I read Atlas Shrugged years ago - I think when I was around 18. I remember loving it, but skimming/skipping the big political rant at the end of the book. I guess my political views were already set.
It took me longer than I'd anticipated, but I finished Leila Meacham's Somerset a few days ago. It's a family saga set mostly in Texas beginning before statehood and continuing into the early-20th century. This is a prequel to Meacham's book Roses, which I read a few years ago. Nothing deep and meaningful, but not total fluff either. Sort of makes me wish I hadn't read Roses yet because I don't remember much of it book now. I guess I could read it again, but there are just too many books to read for the first
Now I'm reading two different books - one on the Kindle and one in PB. First is Bellman and Black by Diane Setterfield. Kind of an odd book, but a quick read:I'm also reading In Paradise, Peter Matthiessen's final book.Caught up in a moment of boyhood competition, William Bellman recklessly aims his slingshot at a rook resting on a branch, killing the bird instantly. It is a small but cruel act, and is soon forgotten. By the time he is grown, with a wife and children of his own, William seems to have put the whole incident behind him. It was as if he never killed the thing at all. But rooks don’t forget . . .
Years later, when a stranger mysteriously enters William’s life, his fortunes begin to turn—and the terrible and unforeseen consequences of his past indiscretion take root. In a desperate bid to save the only precious thing he has left, he enters into a rather strange bargain, with an even stranger partner. Together, they found a decidedly macabre business.
And Bellman & Black is born.
I've always loved Matthiessen's writing. This one is particularly poignant, not just because of the subject matter, but because he passed away just days before it was released.In the winter of 1996, more than a hundred women and men of diverse nationality, background, and belief gather at the site of a former concentration camp for an unprecedented purpose: a weeklong retreat during which they will offer prayer and witness at the crematoria and meditate in all weathers on the selection platform, while eating and sleeping in the quarters of the Nazi officers who, half a century before, sent more than a million Jews to their deaths. Clements Olin, an American academic of Polish descent, has come along, ostensibly to complete research on the death of a survivor, even as he questions what a non-Jew can contribute to the understanding of so monstrous a catastrophe. As the days pass, tensions, both political and personal, surface among the participants, stripping away any easy pretense to healing or closure. Finding himself in the grip of emotions and impulses of bewildering intensity, Olin is forced to abandon his observer’s role and to embrace a history his family has long suppressed—and with it the yearnings and contradictions of being fully alive.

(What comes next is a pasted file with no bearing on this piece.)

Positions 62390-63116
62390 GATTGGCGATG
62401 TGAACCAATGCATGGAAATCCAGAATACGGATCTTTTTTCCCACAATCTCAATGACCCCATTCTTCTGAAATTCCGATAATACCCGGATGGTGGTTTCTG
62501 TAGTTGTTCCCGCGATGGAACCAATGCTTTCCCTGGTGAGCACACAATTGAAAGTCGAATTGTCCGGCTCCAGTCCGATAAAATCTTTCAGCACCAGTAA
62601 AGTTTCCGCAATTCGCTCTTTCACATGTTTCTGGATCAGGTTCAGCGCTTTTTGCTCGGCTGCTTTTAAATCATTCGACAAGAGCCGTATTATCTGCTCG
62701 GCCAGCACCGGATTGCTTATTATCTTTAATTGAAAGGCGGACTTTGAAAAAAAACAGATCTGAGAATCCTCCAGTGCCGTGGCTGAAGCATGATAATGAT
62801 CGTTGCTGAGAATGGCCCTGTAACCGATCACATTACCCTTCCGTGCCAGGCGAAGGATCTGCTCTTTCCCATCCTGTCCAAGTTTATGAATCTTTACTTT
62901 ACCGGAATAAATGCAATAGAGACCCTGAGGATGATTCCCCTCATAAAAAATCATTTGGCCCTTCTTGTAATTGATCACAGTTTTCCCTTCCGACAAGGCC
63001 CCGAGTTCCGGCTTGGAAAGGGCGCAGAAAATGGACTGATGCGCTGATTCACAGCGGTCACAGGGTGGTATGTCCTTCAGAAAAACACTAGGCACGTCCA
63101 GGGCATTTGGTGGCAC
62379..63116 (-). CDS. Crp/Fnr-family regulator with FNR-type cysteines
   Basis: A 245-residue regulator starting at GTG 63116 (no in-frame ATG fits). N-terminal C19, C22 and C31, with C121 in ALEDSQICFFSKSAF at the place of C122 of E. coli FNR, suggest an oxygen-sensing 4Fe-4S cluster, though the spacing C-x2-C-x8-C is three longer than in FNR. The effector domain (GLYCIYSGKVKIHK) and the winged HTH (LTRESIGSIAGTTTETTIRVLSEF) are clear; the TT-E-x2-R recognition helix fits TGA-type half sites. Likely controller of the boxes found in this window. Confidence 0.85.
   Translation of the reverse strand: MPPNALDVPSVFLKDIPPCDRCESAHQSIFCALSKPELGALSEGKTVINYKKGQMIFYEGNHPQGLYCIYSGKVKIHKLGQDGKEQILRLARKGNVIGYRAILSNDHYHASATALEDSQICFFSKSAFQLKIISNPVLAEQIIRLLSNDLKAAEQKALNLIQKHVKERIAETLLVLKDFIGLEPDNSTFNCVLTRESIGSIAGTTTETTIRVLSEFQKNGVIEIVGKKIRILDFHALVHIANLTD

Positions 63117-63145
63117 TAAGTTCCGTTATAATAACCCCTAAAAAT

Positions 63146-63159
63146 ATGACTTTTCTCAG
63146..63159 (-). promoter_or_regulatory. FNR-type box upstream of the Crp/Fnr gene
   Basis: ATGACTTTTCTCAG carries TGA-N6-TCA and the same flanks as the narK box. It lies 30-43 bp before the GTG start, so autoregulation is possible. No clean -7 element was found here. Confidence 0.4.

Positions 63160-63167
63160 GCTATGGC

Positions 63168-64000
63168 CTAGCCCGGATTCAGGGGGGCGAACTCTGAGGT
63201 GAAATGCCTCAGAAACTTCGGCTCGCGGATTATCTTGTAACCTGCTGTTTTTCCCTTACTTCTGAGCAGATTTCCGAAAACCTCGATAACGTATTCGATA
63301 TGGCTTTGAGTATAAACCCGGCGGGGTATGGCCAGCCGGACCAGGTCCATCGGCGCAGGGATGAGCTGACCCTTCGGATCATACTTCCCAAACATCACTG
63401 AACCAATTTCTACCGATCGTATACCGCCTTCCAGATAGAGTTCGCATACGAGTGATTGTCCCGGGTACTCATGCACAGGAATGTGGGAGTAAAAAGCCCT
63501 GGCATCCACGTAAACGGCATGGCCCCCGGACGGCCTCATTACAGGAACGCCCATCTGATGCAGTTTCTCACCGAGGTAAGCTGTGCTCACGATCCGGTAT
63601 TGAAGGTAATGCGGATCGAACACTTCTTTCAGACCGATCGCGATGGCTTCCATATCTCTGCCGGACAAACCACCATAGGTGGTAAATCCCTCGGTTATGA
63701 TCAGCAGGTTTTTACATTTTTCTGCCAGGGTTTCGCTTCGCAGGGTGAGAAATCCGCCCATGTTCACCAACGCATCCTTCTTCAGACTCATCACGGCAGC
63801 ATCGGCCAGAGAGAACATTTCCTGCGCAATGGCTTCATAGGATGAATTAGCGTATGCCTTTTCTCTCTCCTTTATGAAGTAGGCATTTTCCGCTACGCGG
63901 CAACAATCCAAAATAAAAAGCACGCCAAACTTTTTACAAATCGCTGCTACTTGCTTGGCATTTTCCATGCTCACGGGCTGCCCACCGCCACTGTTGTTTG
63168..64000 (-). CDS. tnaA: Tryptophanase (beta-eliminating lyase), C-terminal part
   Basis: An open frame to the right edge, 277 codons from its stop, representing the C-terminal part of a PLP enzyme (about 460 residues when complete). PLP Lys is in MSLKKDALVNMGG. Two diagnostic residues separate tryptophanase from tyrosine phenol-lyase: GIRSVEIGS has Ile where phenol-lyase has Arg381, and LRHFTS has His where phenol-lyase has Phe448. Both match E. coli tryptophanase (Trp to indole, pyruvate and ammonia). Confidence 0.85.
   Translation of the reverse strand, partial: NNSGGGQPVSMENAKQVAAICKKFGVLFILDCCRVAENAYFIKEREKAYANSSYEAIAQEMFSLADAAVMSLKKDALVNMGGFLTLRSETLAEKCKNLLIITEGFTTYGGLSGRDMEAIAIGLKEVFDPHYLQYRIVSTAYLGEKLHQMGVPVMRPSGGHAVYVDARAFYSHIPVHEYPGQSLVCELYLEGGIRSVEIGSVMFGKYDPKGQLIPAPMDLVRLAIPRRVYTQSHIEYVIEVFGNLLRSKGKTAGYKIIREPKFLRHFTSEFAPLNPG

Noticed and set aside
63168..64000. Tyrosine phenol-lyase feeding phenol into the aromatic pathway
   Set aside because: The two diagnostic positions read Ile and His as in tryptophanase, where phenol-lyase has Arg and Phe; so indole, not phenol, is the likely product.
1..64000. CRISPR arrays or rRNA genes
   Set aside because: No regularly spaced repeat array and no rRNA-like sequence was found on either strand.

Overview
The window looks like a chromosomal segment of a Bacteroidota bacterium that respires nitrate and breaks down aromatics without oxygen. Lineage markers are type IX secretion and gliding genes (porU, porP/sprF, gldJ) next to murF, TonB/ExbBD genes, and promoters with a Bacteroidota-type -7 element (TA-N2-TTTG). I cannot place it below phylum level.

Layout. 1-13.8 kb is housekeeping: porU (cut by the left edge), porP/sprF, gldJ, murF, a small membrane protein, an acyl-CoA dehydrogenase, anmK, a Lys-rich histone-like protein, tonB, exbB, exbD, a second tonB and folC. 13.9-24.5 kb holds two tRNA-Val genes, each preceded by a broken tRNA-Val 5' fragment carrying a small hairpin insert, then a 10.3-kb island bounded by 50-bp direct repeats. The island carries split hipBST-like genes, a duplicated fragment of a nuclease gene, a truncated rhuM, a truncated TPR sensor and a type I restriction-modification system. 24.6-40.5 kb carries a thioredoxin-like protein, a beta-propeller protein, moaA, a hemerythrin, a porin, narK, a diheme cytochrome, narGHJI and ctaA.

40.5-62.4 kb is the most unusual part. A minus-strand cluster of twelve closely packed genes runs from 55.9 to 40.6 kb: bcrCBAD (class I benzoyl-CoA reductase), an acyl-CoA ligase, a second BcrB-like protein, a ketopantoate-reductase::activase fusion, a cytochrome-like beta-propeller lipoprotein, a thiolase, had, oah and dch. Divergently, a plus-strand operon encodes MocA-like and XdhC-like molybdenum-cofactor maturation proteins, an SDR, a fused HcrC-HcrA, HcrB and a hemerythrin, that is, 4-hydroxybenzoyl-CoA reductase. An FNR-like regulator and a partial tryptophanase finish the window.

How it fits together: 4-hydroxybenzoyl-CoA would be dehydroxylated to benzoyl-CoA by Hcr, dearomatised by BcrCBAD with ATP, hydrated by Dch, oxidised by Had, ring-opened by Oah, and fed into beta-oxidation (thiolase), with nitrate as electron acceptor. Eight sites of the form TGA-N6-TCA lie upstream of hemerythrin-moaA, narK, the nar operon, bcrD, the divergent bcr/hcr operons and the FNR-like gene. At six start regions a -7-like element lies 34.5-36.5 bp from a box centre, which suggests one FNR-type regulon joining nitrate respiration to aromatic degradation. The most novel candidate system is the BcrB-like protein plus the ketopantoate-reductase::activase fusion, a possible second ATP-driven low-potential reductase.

As if that wasn't enough, I'm also making my way through Reading Joss Whedon, a scholarly look at Whedon's work. Apparently, Buffy is one of the most widely written about series in academia. As a super fan of the Whedonverse, I'm enjoying it. It makes me see his series and work in a totally different way.